Blower door tests have always been used to help gauge a building’s energy efficiency. But with the passage of the Inflation Reduction Act (IRA) of 2022, these tests are poised to play a more prominent role than ever. That’s because blower door tests will be used to help determine if new and existing single- and multi-family homes qualify for the IRA’s energy efficiency tax credits for homeowners, builders, and building owners.
For example, the IRA extends the 25C Homeowner Tax Credit to include a $150 credit for home energy audits. The IRA also expands the 45L Energy Efficient Home Credit, which allows builders to earn a $2,500 tax credit per unit if it meets or exceeds ENERGY STAR® requirements, and a $5,000 tax credit per unit if it meets or exceeds Department of Energy (DOE) Zero Energy Ready requirements.
These energy efficiency incentive programs have specific climate-zone air infiltration requirements – that is, air that enters the building through leaks in the building envelope. A blower door test measures such leaks in single and multifamily dwellings and must be conducted before and after air sealing. With the significant IRA-related tax credits now on the table, it’s well worth considering how a blower door test works.
Blower Door Test Basics
During a blower door test, a blower door assembly outfitted with a powerful fan is fitted into an exterior door opening. When the fan is turned on, it draws air out of the building to create a low-pressure environment inside. A digital air pressure gauge on the assembly (called a manometer) measures the rate of air exchange or the amount of air leaking into the home.
This air leakage is often expressed as air changes per hour at a specified pressure, usually 50 Pascal, or ACH50. (A 50 Pascal is equal to a 20 MPH wind blowing on the house from all sides.)
Very “tight” buildings have an ACH50 of under 1, while “loose” buildings have an ACH50 over 7. A good target ACH50 for most buildings is 3. For reference, ENERGY STAR residential new construction guidelines require homes to achieve a minimum of 4 ACH50 in climate zones 1 and 2.
In addition to recording the ACH50 numbers captured by the manometer, a blower door test will often involve the use of a non-toxic smoke pencil. This handheld device creates a trail of white vapor that can help an analyst identify air leaks around windows, doors, vents, and other penetrations. Infrared cameras may also detect areas with air leakages and/or poor insulation.
Multifamily Blower Door Tests
The blower test basics described above generally apply to single-family homes and focus on air escaping from the exterior building envelope, or “exterior leakage.” But in multifamily buildings, there are many other potential air leakage pathways. Accordingly, a blower door test on a single unit in a multifamily building will measure some leakage from outside and some “inter-unit” leakage from other areas inside the building.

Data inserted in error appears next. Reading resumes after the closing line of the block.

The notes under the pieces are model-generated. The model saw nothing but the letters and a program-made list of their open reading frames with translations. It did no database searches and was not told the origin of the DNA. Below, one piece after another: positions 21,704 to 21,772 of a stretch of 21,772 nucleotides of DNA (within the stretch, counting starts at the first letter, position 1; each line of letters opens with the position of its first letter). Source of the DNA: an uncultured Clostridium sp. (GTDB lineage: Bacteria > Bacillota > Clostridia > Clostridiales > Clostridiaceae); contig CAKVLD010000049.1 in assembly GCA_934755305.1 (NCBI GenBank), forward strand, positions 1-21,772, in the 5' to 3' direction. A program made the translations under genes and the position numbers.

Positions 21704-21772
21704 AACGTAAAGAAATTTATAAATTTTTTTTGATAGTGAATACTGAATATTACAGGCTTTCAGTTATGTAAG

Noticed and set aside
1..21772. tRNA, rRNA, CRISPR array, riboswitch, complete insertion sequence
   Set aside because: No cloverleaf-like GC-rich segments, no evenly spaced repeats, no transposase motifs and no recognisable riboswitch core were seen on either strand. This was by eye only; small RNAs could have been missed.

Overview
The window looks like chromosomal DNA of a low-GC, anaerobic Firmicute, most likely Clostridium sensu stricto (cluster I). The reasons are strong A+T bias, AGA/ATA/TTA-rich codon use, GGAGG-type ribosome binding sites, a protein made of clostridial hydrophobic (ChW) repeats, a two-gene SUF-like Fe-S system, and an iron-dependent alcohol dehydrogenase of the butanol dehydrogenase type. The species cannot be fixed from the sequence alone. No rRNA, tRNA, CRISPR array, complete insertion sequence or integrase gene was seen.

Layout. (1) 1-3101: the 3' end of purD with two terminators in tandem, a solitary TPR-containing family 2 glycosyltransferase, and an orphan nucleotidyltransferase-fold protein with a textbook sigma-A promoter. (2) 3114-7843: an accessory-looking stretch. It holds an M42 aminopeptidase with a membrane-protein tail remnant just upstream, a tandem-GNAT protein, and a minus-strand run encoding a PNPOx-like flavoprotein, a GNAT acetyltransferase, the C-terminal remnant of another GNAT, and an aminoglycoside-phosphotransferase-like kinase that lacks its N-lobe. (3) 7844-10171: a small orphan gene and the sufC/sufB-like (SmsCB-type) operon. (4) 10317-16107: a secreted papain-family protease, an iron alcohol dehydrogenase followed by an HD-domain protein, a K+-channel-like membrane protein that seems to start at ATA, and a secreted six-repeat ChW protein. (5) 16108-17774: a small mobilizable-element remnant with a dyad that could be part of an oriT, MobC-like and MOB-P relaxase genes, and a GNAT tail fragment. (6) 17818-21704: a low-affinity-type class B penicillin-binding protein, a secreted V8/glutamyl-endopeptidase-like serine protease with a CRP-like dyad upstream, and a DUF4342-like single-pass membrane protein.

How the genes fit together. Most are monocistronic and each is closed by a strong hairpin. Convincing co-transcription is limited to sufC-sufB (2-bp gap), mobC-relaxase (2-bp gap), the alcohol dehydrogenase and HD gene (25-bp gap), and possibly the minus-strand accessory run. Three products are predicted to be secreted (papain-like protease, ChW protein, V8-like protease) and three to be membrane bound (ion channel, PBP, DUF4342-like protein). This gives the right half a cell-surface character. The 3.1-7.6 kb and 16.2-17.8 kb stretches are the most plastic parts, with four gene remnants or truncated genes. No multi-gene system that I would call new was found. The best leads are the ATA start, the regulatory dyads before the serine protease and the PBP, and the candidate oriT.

Multifamily buildings will often have a lot of inter-unit leakages, but in terms of energy efficiency, it’s the exterior leakage that matters most. For this reason, blower door testing in a multifamily building will most often focus on individual units. (It’s also the case that blower door tests for an entire multifamily building are much more complicated and costly than single unit tests).
Still, single-unit blower door tests are valuable, as they will uncover air leakage spots in the building envelope and spots between adjacent units. Both are worth identifying, as controlling building envelope leaks will help boost energy efficiency and limiting leaks between units will maximize temperature control.
Henry® Can Help
Henry offers a range of Building Envelope System solutions that can help builders meet the upcoming IRA-related requirements that will be measured by blower door testing.
Our Blueskin® VP100 and Blueskin VP160 air barrier systems efficiently control air leakage into and out of the building envelope, which in turn can help buildings comply with key industry codes, including Section R402.4.1.2 of 2021 of the International Energy Conservation Code. Blueskin VP100 and Blueskin VP160 can also help achieve and maintain ACH50 values far below the maximum allowed by ASTM E779 or ASTM E1827 testing.
If you need additional advice on meeting blower door test requirements, don’t hesitate to consult with the experts at Henry Company. For 80+ years, our solutions have been helping manage the flow of water, air, and vapor throughout the building envelope. Today, as part of the Carlisle Weatherproofing Technologies (CWT) portfolio of brands, we’re ready to support an integrated building envelope system to improve energy efficiency and help you access credits and deductions offered in the Inflation Reduction Act of 2022.
Contact a Henry weatherization expert for advice and support on your next job.